Speaking to CarAdvice at the international launch of the BMW X6 M, Carsten Pries, head of product management of BMW M division, said there are still unanswered questions about the commercial viability of electric cars and whether BMW needs more electrified models than its current i3 and i8.
“The question is how many of these [electric] cars do you need in the BMW model portfolio?” Pries said.
“The i8 did a fantastic job to send a message to the outside world of this how we look at sports cars in the future, including how we look at the combination of electric drive and combustion engine and now that the BMW i8 has introduced it, obviously if we look at it from an overall grand or corporate perspective, the question is how many more in this category do you need, I think for the time being we are doing very well with this exceptional car”
The current structure of BMW has the M division on one side, the core BMW models in the middle and the currently dual line-up of i cars (i8 and i3) on the other side, giving BMW the opportunity to make a play for performance, everyday luxury and electrified cars within the one brand.
“At BMW M [Division] we have to ask ourselves the question of when is it not just a certain trend. Since electric cars are still selling in very small numbers, but when is it going to be what you have to have or where the majority of customers are looking for?”
“This is the most difficult questions to answer, of when it will be more than just a trend to standout from the crowd, something that is really relevant for the majority of the people in the market. That, from or expectation, is still a few years down the road.”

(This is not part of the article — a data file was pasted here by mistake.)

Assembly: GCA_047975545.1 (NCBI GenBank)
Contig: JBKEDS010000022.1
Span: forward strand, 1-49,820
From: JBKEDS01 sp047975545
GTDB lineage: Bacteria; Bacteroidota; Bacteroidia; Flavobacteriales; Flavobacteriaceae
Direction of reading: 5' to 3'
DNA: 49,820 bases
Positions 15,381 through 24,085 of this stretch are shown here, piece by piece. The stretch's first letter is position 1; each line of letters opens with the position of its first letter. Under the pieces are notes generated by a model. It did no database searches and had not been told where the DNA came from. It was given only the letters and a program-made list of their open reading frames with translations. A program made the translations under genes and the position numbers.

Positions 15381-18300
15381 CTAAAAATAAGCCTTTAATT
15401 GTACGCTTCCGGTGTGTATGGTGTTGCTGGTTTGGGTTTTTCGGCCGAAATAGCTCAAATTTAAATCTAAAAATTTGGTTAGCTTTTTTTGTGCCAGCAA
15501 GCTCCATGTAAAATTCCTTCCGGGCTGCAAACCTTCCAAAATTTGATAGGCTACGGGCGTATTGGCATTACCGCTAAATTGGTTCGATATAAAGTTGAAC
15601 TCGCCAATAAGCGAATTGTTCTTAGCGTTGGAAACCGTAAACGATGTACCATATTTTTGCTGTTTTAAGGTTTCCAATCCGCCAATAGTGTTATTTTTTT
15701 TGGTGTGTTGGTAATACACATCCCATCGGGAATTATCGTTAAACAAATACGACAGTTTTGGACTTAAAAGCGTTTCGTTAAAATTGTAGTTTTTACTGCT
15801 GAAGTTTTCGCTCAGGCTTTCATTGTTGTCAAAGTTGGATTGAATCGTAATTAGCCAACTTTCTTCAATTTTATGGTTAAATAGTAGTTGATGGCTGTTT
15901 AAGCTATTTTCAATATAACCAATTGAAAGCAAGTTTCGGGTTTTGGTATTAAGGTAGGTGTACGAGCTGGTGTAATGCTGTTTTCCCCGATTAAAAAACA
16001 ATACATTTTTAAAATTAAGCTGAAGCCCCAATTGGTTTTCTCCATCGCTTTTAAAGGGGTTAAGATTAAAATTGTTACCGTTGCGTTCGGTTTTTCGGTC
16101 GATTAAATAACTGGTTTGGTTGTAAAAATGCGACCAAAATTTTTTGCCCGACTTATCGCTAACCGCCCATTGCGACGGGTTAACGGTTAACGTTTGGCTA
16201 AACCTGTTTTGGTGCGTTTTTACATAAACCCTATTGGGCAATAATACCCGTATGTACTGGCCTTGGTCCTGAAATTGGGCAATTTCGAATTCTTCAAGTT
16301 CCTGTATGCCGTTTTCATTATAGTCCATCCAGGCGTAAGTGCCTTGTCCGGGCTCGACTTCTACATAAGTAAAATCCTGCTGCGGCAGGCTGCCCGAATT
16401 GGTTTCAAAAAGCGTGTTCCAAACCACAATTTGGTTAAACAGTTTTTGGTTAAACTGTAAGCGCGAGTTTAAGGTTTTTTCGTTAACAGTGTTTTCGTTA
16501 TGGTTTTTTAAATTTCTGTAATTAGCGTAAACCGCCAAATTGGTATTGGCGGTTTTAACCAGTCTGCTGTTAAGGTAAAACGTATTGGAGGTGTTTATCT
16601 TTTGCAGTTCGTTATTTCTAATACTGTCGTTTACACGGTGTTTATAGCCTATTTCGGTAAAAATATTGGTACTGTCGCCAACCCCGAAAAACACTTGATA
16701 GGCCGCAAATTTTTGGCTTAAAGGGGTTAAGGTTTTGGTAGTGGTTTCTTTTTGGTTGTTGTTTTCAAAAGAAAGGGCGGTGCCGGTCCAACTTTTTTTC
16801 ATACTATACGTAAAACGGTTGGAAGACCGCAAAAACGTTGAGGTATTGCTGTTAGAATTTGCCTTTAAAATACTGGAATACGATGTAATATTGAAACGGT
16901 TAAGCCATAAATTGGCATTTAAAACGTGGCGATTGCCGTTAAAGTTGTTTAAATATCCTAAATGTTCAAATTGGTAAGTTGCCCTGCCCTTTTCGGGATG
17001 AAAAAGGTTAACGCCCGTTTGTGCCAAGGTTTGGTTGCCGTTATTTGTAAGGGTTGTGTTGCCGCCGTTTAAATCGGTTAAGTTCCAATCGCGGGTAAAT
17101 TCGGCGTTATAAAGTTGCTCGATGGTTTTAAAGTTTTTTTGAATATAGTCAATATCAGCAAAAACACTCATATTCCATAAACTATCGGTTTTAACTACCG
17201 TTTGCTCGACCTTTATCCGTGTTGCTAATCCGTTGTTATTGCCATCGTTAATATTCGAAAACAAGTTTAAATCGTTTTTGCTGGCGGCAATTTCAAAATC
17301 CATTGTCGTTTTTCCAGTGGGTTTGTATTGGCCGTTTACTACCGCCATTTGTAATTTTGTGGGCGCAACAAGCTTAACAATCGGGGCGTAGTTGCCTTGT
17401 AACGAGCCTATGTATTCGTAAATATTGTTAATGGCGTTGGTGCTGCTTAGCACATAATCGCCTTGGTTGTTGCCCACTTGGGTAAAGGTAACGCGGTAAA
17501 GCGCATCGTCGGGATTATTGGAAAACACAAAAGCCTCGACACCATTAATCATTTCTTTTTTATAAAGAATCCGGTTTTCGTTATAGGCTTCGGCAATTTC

Pries says the current flock of electrified supercars, such as the Ferrari LaFerrari, McLaren P1 and Porsche 918 Spyder are all exciting showcases but are extremely cost prohibitive to most buyers, which would not make sense for BMW M for the time being, as it has to have a “clear focus with products in our lineup that have the highest relevance”.
When the time is right for BMW’s M division to electrify its cars, Pries believes that it will not do so at the expense of the current i-badged cars.
“Would it make sense to build an M version of an ‘i’ car? The design approach my BMW i colleagues are taking, I personally think it would dilute the profile of i models if you started to mix it with M.”
This might leave the M division open to creating its own unique electric performance car, though it’s also possible that the rest of the BMW’s core lineup may adopt some of the i division's electrification technology for M division to build upon.
“Would we like to do something else stand alone? You can wake up every one of the 550 employees [of M division] and they will tell you ‘yes’… Whether it’s commercially viable or sensible, that’s a different question”
The BMW i8 went on sale in Australia late last year with a starting price of $299,900.